What would you recommend about rental real estate in Minneapolis (or any similar city) at this time? I have a cousin there who just retired. Pointed him to your podcasts and we both listen then discuss your advice by email.
He wants me to go in on 2 or 3 rental houses in Minneapolis area. He used to own a barbershop and the small building it was in. In recent years the neighborhood got [worse]. Barbershops are one of the few businesses that do well in “diversity” neighborhoods, so he was offered a decent price to sell 18 months ago. He got enough for substantial downs on 2 or 3 modest rentals, but needs more for working capital.
Wants me to invest 50-50 with him. (I’d be totally passive investor with separate LLC on each house.)
He says house prices in Minneapolis suburbs are dropping fast — due to recent “events” there. Is now a good time to buy? Or wait? If wait, then wait until what? What will be the signal to buy in cities like that? After the election, maybe?
It’s all about the numbers
Our purchase/sale decisions regarding rental real estate should be very straightforward. Essentially, if the numbers make sense then we can tune out all the other distractions via friends and family, politics, and the media. By focusing on the numbers, our investment decisions become much easier and less stressful to make. By using the numbers, you won’t have to do a whole lot of guessing when trying to spot opportunities.
So, which numbers matter? Although residential housing differs from all other forms of real estate, because of the emotional factor, we can still use basic commercial real estate math to determine whether or not a prospective purchase makes sense.
Here are two formulas I use all the time. They are easy to calculate, since their spreadsheets are freely available on the internet:
The capitalization rate, also just called the cap rate, is used by many investors to quickly determine what a property is worth, or to measure the performance of a property they already own. The advantage of the cap rate is that it takes into account vacancy, credit losses, other income, and operating expenses. It also doesn’t require a multi-period projection of cash flows like the internal rate of return (IRR). The disadvantages of the cap rate are that 1) It only looks at the first year of operating data, 2) It doesn’t take into account debt financing.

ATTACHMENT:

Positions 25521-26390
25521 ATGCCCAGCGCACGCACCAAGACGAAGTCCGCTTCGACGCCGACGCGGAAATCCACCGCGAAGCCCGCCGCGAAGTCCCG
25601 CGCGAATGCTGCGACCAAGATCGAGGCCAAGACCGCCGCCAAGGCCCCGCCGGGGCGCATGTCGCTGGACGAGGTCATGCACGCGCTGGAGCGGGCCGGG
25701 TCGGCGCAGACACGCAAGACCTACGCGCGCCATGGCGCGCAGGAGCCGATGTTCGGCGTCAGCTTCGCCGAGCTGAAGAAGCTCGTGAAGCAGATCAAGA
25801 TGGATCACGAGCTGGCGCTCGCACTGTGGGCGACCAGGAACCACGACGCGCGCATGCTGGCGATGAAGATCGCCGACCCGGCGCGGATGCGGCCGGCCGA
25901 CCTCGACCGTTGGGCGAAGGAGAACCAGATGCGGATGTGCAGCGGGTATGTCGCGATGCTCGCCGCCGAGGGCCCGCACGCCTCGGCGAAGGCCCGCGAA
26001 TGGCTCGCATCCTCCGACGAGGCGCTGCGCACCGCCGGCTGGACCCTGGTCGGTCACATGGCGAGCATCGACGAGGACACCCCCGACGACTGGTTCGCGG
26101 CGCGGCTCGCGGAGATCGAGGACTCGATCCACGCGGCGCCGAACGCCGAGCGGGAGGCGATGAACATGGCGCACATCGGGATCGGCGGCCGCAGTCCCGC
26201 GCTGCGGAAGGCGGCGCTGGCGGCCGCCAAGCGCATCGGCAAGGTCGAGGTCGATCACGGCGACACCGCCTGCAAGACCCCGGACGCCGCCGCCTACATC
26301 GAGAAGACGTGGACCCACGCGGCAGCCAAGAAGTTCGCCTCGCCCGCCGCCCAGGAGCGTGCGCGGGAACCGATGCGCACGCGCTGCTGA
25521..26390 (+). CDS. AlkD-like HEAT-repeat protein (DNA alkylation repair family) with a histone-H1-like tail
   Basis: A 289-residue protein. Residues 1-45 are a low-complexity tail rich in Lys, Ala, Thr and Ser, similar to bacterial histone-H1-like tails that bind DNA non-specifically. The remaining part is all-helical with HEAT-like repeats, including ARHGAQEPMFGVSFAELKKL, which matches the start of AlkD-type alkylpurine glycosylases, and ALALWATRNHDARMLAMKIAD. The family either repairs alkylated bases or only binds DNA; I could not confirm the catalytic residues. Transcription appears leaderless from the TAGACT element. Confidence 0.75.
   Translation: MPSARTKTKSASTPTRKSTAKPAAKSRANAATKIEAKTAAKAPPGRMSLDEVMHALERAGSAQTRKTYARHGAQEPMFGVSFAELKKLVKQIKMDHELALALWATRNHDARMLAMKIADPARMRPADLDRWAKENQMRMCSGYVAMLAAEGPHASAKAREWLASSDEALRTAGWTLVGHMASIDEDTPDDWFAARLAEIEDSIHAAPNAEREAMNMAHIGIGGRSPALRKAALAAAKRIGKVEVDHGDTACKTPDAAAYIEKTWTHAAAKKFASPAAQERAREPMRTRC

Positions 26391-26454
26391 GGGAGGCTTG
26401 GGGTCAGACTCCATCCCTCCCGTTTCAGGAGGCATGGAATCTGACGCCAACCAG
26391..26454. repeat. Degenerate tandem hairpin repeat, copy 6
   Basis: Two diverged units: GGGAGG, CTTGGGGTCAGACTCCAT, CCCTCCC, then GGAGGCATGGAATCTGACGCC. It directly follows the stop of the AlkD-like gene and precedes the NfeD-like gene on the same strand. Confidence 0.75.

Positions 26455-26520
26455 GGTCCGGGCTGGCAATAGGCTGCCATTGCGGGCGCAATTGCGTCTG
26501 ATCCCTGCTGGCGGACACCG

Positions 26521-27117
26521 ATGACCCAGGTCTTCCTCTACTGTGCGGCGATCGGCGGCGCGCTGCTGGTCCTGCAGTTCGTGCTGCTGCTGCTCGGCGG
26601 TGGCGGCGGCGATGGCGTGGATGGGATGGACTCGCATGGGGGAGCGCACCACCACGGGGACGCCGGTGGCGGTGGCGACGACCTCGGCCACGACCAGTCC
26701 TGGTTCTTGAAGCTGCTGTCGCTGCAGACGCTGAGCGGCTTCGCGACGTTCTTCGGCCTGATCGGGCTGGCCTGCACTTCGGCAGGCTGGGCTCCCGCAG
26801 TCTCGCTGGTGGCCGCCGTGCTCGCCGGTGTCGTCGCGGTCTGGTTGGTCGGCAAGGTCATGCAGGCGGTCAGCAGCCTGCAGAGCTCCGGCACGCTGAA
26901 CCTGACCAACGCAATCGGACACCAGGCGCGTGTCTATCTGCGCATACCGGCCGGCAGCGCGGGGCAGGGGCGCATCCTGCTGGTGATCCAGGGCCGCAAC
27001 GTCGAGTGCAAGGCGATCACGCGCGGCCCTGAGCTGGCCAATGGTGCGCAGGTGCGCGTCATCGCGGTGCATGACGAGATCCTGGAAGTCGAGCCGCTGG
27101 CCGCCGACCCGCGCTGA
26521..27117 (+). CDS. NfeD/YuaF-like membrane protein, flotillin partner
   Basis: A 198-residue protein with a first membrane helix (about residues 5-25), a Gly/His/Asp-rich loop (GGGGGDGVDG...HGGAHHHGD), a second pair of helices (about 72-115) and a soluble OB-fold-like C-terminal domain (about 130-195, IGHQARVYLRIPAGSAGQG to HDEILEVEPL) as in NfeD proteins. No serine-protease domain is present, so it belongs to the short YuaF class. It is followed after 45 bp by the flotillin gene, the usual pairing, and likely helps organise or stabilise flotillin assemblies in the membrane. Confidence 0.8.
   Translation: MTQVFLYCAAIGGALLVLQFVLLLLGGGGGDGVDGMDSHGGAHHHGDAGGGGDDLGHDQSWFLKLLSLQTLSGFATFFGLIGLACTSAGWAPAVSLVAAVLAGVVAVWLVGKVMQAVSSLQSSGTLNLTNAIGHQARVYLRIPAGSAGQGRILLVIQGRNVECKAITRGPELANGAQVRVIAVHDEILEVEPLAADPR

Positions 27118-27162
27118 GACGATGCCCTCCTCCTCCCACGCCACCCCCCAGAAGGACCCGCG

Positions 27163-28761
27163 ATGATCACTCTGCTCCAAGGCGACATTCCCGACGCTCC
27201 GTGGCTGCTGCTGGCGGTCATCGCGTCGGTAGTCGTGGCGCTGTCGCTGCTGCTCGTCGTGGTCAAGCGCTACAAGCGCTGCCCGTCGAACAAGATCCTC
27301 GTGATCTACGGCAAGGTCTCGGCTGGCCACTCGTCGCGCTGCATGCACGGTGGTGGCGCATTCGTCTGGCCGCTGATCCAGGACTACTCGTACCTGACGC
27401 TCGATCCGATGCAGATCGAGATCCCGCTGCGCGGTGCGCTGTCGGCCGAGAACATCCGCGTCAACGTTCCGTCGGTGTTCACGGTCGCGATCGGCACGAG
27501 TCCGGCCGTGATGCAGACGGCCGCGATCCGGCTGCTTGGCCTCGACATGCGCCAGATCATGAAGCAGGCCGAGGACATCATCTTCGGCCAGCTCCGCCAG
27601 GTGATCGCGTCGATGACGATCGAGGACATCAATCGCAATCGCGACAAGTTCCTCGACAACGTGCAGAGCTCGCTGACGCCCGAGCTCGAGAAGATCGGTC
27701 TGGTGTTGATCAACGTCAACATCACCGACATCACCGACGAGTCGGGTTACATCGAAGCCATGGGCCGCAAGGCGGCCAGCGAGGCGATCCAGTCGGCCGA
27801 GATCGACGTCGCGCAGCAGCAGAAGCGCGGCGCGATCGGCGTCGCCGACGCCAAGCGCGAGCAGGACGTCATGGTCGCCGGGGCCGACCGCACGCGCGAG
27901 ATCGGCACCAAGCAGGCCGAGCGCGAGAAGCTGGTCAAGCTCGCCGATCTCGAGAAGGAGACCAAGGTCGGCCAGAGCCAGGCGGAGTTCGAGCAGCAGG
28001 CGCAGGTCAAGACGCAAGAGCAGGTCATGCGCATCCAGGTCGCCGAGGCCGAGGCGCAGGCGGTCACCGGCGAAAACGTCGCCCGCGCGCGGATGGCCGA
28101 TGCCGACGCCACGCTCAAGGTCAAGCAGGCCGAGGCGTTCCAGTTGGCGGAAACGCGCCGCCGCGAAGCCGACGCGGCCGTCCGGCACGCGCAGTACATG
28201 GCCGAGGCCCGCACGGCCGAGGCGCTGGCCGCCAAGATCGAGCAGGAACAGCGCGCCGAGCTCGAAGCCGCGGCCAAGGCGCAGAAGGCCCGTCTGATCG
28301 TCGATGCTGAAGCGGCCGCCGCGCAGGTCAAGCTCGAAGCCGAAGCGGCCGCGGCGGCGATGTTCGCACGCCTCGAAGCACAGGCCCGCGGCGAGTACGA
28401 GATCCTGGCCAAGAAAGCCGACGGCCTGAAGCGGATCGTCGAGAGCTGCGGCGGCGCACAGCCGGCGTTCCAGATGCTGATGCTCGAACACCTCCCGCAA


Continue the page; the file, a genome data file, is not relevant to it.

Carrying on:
Example: We can determine the cap rate of a house
Purchase price and upfront costs to get rented: $250,000
Gross annual rent (going market rate): $1,650 x 12 = $19,800
Vacancy rate: 5%
Effective gross rent = $18,810
Annual taxes and insurance = $3,800
Annual operating expenses = $1,000
Annual net rental (operating) income = $14,010
Cap rate = 5.6%
If the historic cap rate for this property and surrounding neighborhood is consistent with what you would derive at the current purchase price then I would say the investment makes sense. On the other hand, if the historic cap rates were say, 7.5%, then I would perhaps try to get a better price or look elsewhere.
Personally, I look for the best neighborhood in which I can achieve a cap rate of 7.5% on my prospective purchases, including up front costs for any rehab work. Any rehab work on your end has the potential to save a lot of money, and since you will be buying to hold, you will be able to “season” your title to get the best returns, as opposed to flipping. In this mature market it is incumbent to find the best value and cheapest financing. Though the cap rate does not take financing into account, the next formula (IRR) does as it only includes the up front money you spend, including down-payment.
Internal Rate of Return (IRR):
The internal rate of return is the discount rate that is used in project analysis, capital budgeting, or real estate investing over a defined period that makes the net present value (NPV) of future cash flows exactly zero. In the IRR calculation, we set the net present value equal to zero then we solve for the discount rate. Remember that the discount rate is the rate of return we could expect from alternative projects; therefore, when comparing similar projects, it is generally more desirable to undertake the project with the higher IRR given other common parameters. Thus, the higher a rental property’s IRR, the more attractive it will be as an investment, all other things being equal.
We can also think of the IRR as the expected compound rate of return of a project. While the cash flows may vary, you only have one IRR per property, because here we are calculating a discount rate that is the same for each year.
- IRR is the annual rate of growth an investment is expected to generate over the period in question.